Religious significance of Jerusalem

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The city of Jerusalem is sacred to many religious traditions, including the Abrahamic religions of Judaism, Christianity and Islam which consider it a holy city. Some of the most sacred places for each of these religions are found in Jerusalem and the one shared between all three is the Temple Mount.[1]

In Judaism[edit]

Jerusalem has been the holiest city in Judaism and the ancestral and spiritual homeland of the Jewish people since the 10th century BC.[2] During classical antiquity, Jerusalem was considered the center of the world, where God resided.[3]

The city of Jerusalem is given special status in Jewish religious law. In particular, Jews outside Jerusalem pray facing its direction, and the maaser sheni, revai and First Fruits must be eaten in Jerusalem. Any expansion of the city for these purposes must be approved by the Sanhedrin.[citation needed] Also, when the Temple in Jerusalem was standing, Jerusalem observed special laws regarding the Four Species on Sukkot, and the Shofar on Rosh Hashanah.

And God said: "Take now thy son, thine only son, whom thou lovest, Isaac, and go to the land of Moriah [Jerusalem]; and offer him there for a burnt-offering upon one of the mountains [Temple Mount] which I will tell thee of."

— Genesis 22:2

Jerusalem has long been embedded into Jewish religious consciousness. Jews have studied and personalized the struggle by King David to capture Jerusalem and his desire to build the Jewish temple there, as described in the Book of Samuel and the Book of Psalms. Many of King David's yearnings about Jerusalem have been adapted into popular prayers and songs.

Jerusalem appears in the Tanakh (Hebrew Bible) 669 times and Zion (which usually means Jerusalem, sometimes the Land of Israel) appears 154 times. The first section, the Torah, only mentions Moriah, the mountain range believed to be the location of the binding of Isaac and the Temple Mount in Jerusalem, and in later parts of the Tanakh the city is written explicitly. The Tanakh (or Old Testament), is a text sacred to both Judaism and Christianity. In Judaism it is considered the Written Law, the basis for the Oral Law (Mishnah, Talmud and Shulkhan Arukh) studied, practiced and treasured by Jews and Judaism for three millennia.[4] The Talmud elaborates in great depth the Jewish connection with the city.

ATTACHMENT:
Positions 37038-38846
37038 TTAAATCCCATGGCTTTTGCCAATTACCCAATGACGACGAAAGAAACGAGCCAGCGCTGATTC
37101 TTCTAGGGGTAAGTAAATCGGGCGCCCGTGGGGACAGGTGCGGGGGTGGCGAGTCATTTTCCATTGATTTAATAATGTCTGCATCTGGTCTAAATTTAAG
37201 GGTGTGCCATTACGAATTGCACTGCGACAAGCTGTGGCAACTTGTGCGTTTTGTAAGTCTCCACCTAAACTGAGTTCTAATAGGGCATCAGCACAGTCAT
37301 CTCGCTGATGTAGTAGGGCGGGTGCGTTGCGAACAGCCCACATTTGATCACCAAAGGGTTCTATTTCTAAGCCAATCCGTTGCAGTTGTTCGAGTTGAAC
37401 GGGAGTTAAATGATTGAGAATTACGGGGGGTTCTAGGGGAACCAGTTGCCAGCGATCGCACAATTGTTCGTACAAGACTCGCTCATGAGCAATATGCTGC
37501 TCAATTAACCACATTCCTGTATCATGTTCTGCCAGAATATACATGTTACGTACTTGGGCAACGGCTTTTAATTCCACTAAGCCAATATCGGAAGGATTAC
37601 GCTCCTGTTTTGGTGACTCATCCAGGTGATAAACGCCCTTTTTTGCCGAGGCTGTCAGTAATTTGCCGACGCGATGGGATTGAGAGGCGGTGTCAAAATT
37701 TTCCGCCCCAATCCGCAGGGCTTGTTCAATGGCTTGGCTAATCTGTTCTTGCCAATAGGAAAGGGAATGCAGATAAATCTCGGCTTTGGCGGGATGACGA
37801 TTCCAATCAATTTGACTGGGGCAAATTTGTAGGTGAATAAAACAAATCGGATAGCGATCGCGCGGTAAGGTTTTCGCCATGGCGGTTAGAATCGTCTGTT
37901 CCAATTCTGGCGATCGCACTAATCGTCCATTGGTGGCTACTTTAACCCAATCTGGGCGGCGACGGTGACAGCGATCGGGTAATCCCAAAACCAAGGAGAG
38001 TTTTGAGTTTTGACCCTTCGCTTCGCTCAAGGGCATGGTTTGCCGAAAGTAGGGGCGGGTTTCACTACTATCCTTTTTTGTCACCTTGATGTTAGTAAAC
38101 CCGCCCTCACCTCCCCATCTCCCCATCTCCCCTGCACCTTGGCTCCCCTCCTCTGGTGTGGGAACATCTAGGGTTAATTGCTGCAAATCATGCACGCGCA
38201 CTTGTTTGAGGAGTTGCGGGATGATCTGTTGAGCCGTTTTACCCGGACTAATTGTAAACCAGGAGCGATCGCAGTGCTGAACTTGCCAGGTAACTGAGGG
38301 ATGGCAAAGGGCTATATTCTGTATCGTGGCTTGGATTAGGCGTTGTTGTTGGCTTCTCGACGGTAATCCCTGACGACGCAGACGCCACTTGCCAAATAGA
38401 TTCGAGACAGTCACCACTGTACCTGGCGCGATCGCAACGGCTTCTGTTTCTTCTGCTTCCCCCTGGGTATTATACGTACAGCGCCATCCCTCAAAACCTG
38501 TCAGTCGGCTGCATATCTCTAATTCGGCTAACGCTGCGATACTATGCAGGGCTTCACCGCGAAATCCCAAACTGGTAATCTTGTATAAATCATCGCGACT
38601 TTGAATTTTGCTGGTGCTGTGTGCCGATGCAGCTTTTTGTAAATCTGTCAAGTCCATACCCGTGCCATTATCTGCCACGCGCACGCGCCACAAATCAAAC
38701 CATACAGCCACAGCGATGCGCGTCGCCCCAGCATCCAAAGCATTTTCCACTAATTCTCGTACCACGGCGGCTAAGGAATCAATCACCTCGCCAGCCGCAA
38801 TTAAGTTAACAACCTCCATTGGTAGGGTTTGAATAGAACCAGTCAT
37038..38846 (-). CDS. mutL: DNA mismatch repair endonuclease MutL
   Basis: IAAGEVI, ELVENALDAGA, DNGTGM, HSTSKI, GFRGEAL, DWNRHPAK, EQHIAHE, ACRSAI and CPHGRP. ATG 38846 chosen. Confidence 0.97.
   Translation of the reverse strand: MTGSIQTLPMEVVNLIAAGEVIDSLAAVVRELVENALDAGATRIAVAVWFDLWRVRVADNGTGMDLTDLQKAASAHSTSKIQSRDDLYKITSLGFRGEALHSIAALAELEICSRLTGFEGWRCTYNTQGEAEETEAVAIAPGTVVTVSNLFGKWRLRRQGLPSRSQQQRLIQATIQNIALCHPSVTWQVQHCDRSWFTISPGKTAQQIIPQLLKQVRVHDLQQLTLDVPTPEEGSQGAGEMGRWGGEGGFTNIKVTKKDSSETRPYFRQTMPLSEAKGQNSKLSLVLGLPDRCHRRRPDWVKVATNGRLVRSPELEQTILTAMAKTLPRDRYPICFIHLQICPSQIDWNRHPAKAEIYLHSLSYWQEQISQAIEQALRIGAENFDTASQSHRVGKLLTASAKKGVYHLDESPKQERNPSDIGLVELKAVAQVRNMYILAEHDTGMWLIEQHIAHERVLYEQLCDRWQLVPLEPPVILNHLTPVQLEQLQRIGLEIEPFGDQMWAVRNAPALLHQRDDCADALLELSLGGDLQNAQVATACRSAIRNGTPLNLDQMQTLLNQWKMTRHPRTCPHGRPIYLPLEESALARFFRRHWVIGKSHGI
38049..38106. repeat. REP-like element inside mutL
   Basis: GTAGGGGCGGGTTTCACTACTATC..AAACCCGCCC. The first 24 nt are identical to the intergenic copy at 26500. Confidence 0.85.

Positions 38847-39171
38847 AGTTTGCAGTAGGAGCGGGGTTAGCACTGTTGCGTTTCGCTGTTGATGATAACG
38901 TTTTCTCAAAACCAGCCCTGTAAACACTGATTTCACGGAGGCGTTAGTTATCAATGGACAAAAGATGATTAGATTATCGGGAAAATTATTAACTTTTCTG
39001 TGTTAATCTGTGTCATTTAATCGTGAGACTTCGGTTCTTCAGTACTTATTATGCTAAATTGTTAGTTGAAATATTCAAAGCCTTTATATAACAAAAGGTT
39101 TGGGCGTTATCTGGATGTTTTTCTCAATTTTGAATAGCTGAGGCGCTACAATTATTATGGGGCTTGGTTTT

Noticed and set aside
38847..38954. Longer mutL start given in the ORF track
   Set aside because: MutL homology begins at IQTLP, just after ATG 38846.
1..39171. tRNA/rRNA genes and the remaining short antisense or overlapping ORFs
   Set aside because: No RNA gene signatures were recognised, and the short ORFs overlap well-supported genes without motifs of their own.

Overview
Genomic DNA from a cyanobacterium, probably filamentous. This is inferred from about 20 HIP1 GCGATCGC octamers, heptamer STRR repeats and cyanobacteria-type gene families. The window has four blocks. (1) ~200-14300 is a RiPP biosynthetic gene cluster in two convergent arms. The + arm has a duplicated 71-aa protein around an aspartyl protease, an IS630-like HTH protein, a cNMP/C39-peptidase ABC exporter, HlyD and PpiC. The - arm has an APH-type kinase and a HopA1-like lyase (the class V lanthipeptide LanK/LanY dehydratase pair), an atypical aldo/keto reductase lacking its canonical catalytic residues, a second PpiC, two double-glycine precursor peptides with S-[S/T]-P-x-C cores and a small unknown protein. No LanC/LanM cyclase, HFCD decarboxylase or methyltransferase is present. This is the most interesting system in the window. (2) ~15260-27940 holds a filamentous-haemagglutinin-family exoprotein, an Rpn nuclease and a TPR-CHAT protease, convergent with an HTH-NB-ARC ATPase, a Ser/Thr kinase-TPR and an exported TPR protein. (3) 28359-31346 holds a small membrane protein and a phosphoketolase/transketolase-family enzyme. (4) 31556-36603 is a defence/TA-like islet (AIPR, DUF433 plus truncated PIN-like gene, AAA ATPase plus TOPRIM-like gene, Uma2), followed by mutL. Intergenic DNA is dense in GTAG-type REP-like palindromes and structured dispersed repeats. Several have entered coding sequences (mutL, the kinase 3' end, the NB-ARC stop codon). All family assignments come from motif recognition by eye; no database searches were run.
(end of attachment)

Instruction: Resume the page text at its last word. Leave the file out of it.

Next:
According to the Hebrew Bible, the First Temple, at the site known as the Temple Mount today, was built by King Solomon and finished in 950 BC,[5] and Mount Moriah is where Abraham almost sacrificed his son and talked to God. When the Babylonians captured the city in 580 BC, they destroyed the temple and sent the Jews into exile.[6] That is, all worshiping was practiced in the temple and only the temple. From the Babylonian capture, Judaism was codified.[7] The Tanakh (Old Testament) laid the foundation for both Christianity and Islam.

In Christianity[edit]

Church of the Holy Sepulchre: Jerusalem is generally considered the cradle of Christianity.[8]

In Christian faith, Jerusalem's place in the life of Jesus gives it great importance, in addition to its place in the Old Testament. Jerusalem is the place where Jesus was brought as a child, to be "presented" at the Temple (Luke 2:22) and to attend festivals (Luke 2:41). According to the Gospels, Jesus preached and healed in Jerusalem, especially in the Temple courts. There is also an account of Jesus' "cleansing" of the Temple, chasing various traders out of the sacred precincts (Mark 11:15). At the end of each of the Gospels, there are accounts of Jesus' Last Supper in an "upper room" in Jerusalem, his arrest in Gethsemane, his trial, his crucifixion at Golgotha, his burial nearby and his resurrection and ascension. Jerusalem is generally considered the cradle of Christianity.[9]

The earliest Christians were outcast and used the Ichthys fish symbol as a way to know if someone was Christian. This would prevent prosecution or death from the Romans.[10] Christianity became more popular over time, but made a huge expansion when the Roman Emperor Constantine claimed Christianity as his religion and thus the religion of the Roman Empire.[11] Jerusalem is mostly important to Christianity because it is where Jesus Christ was brought occasionally as a child, preached to the poor in his adult life, crucified at the end of his life, and resurrected by God. The Church of the Holy Sepulchre is said to have been built over the location where Jesus was crucified and where the tomb was buried.[12] The Church of the Holy Sepulchre is generally considered the most important church in Christendom.[13]